ST. LOUIS – The City of St. Louis is planning to bring back red light cameras and other automated traffic enforcement. Officials are pushing for their return despite a prior court ruling that they were illegal.
On Monday, Mayor Tishuara Jones joined bicyclist and pedestrian advocates to discuss red light camera legislation.
The effort is a part of the St. Louis Safer Streets Initiative, which aims to improve street and pedestrian safety through engineering, enforcement, education, evaluation, equity, and encouragement—the six E’s of traffic safety.
“From engineering on our streets to enhancing enforcement, St. Louis is working to make our city safer no matter how you choose to get around, across ages and abilities,” Mayor Jones said. “Automated traffic enforcement is a proven, effective tool used by hundreds of municipalities across the country to hold drivers accountable and improve safety on our streets. These programs save police time and resources while reducing contact between residents and officers.”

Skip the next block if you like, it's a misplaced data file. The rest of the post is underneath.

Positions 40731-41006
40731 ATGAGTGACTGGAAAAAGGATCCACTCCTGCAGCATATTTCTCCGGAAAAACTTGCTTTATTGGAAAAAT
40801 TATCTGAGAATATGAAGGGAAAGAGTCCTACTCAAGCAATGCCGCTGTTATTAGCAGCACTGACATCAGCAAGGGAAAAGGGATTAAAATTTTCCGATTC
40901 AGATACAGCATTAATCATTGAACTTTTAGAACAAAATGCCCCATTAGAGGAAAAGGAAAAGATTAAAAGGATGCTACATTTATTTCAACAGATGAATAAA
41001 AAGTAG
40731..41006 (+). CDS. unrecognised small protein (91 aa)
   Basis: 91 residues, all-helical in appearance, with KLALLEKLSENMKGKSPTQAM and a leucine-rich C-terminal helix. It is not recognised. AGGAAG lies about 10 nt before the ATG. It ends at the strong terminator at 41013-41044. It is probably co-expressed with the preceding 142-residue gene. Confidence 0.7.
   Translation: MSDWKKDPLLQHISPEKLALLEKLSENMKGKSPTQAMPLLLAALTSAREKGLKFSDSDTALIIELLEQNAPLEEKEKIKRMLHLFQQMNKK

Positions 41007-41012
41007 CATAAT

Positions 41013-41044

Highlights of the legislation include:
- Directing all fine revenue to infrastructure, driver education, and program administration.
- Consistent evaluation and data analysis to ensure communities of color do not face a disproportionate amount of fines and fees.
- Ensuring due process to fit the criteria outlined by the Missouri Supreme Court while protecting privacy rights.
“Data suggests that 1-in-4 traffic fatalities happened when at least one of the parties are involved with speeding. We know with more thoughtful infrastructure and better traffic enforcement, these types of tragedies are preventable,” Board of Aldermen President Megan Green said.
The move comes eight years after Missouri Supreme Court rulings severely restricted the use of red light cameras in St. Louis City and across the state.
Clayton-based attorney Chris Dulle studied the red light camera debate for years and has some doubts about the new legislation.
“I understand they believe that they are going to set up cameras that will show the driver of the vehicle which, in some states, it’s been shown to work. But unfortunately, that won’t make our streets any safer,” Dulle said.
“People who are the worst offenders, who run red lights in the City of St. Louis, are not going to stop doing it just because there is a camera there. And the tax falls to the ordinary person, who barely runs the stop light.”
The bill is expected to be introduced at the St. Louis Board of Aldermen meeting this week.